And then there's the Longshot.  If you're going to nix the clock and make it a five-strike limit or what have you, you're not going to hit nearly as many Longshot situations, which greatly reduces the tension in the game.  I think the whole Longshot business was genius.  A few snags out of the gate, and the Charger can put himself in a place where clearing the board in 60 seconds becomes impossible, so rather than render the venture futile, throw in a lifeline that can turn the game on its head, albeit with the odds generally (though not necessarily) against you.  It's brilliant.

Like Jay's other shows, Whew! was ambitious and an imaginative concept, but it just didn't play to the audience.

To each his own, I suppose.  I still think, in Whew!, Jay had the most innovative concept since Jeopardy! for turning the standard Q&A game on its head.  There are definitely some issues with the way it was packaged.  For instance, unless the Blocker is great at banter (and most weren't), the whole watching the Blocker place the blocks bit is pretty dull.  For the amount of time it takes to setup the game and then race through it, there really is only about 5 minutes of actual gameplay in a 20-minute episode.  You stack that against something like Pyramid, and it seems like the latter's got a lot more jammed into it, but Pyramid was only 8 minutes against the clock in a 22-minute episode.  All in how you package it, I guess.

The biggest flaw, I see, from a production standpoint is that generally 70% of more of each game board is going unused, so you have to have an outrageous amount in your question bank for each game despite using so little of it; and because you package it in category boards with specifically-identifiable spaces, you end up with a lot of recycled categories due to a lot of recycled content.  The cartoon shtick and the Gauntlet of Villains is nice window dressing to disguise up the holes and make your bonus round not look like a "10-in-60" repeat of the front game [though the 60+(d/100) formula for the bonus clock did this on its own, and I rather liked how playing for dollars in the front game could help your chances in the end game], but as it was with most Jay Wolpert productions, there's a lot dressed up here on a thin game underneath.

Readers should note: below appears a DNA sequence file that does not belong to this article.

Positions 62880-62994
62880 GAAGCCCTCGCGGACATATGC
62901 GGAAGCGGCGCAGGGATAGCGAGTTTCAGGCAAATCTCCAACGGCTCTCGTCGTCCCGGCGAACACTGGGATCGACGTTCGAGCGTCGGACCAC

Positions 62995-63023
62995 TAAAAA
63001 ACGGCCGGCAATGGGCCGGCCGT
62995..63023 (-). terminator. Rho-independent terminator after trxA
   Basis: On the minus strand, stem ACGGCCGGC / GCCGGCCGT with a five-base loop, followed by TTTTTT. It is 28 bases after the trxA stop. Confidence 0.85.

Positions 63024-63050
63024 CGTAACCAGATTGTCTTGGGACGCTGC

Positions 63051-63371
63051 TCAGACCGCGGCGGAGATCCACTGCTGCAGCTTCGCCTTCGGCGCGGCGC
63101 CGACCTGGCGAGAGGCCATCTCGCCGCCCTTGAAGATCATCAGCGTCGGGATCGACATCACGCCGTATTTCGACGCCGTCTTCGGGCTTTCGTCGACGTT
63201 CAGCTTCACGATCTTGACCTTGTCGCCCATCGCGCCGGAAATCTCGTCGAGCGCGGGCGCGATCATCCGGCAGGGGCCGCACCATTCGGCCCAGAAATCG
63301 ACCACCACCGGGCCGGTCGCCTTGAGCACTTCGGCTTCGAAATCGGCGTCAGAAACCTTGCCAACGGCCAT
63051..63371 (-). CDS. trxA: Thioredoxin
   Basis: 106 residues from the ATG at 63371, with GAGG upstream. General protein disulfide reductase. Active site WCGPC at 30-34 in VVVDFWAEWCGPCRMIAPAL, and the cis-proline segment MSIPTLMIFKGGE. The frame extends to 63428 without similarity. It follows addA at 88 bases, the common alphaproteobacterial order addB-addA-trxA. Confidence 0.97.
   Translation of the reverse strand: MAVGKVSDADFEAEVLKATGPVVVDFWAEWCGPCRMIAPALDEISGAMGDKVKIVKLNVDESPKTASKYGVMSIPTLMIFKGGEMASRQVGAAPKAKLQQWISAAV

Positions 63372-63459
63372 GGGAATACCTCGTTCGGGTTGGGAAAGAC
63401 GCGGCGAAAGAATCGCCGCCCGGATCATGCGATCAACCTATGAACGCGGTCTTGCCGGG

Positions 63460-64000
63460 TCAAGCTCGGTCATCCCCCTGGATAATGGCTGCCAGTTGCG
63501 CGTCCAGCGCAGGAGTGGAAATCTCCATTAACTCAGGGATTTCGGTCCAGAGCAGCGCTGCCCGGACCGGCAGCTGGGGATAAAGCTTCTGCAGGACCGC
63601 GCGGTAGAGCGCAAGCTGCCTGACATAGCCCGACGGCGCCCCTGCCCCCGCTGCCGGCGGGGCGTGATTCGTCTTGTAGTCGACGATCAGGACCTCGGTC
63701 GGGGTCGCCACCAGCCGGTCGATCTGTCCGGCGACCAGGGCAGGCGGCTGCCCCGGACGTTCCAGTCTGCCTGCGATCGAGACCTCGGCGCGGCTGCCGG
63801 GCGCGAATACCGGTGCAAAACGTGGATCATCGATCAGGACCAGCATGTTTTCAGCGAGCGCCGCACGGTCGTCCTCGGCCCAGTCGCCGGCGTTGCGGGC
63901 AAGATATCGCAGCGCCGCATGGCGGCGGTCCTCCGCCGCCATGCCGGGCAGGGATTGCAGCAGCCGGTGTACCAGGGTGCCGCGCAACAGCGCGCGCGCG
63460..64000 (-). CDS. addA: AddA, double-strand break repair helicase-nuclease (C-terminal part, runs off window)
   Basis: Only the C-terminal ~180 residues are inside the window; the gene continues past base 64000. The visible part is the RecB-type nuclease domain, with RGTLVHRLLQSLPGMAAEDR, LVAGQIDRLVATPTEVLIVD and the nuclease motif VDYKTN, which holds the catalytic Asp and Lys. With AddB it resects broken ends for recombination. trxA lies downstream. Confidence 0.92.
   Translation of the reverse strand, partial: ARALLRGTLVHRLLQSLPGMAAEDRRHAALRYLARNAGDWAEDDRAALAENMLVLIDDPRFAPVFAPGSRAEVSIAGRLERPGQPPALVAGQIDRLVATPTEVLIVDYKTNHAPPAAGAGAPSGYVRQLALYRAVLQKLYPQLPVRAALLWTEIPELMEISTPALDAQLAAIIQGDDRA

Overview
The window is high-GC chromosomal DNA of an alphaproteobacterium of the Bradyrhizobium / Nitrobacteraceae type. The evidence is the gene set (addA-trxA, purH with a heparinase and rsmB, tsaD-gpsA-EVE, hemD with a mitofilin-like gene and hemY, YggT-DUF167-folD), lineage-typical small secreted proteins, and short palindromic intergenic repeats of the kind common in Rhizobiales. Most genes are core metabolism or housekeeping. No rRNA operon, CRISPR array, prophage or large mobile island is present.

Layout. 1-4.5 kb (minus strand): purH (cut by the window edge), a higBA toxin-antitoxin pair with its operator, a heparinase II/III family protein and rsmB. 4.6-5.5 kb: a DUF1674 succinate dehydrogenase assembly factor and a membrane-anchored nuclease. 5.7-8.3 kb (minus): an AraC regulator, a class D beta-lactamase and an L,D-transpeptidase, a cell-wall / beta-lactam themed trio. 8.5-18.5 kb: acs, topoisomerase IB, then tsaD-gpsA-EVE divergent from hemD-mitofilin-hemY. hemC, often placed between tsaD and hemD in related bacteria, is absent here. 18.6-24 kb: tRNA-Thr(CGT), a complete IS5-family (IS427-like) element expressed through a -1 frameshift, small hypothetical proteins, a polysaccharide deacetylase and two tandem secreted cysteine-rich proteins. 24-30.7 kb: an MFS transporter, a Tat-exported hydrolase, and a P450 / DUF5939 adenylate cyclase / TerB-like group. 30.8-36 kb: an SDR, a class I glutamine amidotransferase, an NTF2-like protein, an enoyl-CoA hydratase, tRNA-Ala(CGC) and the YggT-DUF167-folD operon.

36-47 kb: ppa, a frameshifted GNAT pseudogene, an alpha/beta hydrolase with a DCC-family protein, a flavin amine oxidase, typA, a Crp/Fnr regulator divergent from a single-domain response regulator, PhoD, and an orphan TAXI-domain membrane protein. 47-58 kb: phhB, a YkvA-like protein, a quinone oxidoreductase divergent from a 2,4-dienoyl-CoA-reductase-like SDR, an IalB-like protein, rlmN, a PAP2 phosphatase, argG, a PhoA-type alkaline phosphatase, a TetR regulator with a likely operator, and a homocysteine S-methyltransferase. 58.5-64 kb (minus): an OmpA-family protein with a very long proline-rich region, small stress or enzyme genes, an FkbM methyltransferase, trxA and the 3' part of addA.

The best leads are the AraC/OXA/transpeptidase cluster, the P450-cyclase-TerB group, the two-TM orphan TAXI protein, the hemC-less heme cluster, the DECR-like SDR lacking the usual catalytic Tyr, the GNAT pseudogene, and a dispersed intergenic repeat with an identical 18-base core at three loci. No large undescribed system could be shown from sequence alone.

But even then, despite how thin the game is, I love it and would love it if somebody could find the way to package it for a new series.  There's something about this "we give you the answer with one part incorrect that you have to correct" concept that's just begging to be exploited in an addictive and interactive game.

WhammyPower

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Re: After A Month Of Whew,...Random Observations:
« Reply #28 on: October 10, 2021, 07:21:18 PM »
I would love it if somebody could find the way to package it for a new series.  There's something about this "we give you the answer with one part incorrect that you have to correct" concept that's just begging to be exploited in an addictive and interactive game.
Technically, it has been, just without the underlining part. (First game @ 2:46)

https://www.youtube.com/watch?v=L1Z4IeZHSNU

JasonA1

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Re: After A Month Of Whew,...Random Observations:
« Reply #29 on: October 10, 2021, 07:25:00 PM »
re: the judging, there have been times where they're going for a specific idiom, say, and they accept a vague synonym -- something as ridiculous as "That's the way the cookie falls apart." That kind of decision is far too lenient IMO, but otherwise, I agree with the calls. For the most part, you can't really avoid matters of judgment in a game like this without adding too many words to the question.

Which brings me to my overall point that they could've improved the average number of exposed squares per board. That could have closed the gap in the blocker's advantage. It feels like 7 or 8 trilons turned is the typical outcome before time's up/longshot. If they pruned as many words as they could from the bloopers, they could have upped that average towards 9.

In playing and hosting with friends, many of us who are students of trying to avoid alternate answers vis a vis modern "big money" shows have a tendency to make the bloopers overlong. Given the category, and the "underlined part is wrong" format of the writing, it should never be difficult to get down to the essence of what you want. Consider a board on WOMEN. You can either say...

IN THE '80s, MADONNA HAD A HIT ON THE DANCE CHARTS WITH "INTO THE GROUPIES."

Or, boil it down to:

MADONNA HAD A HIT WITH "INTO THE GROUPIES."

Sometimes you need more words to serve a joke, or direct the answer, but often times, the fluff is unnecessary.

I'll also say that they needed more people willing to charge up the $40-$50 bloopers. It seems like blocking 10-20-30 on one of the levels is too often a winning move.

How Jay's version of Double Dare and Blackout ever saw the light of day is mystifying.

Blackout I get, but what did you think they missed on Double Dare?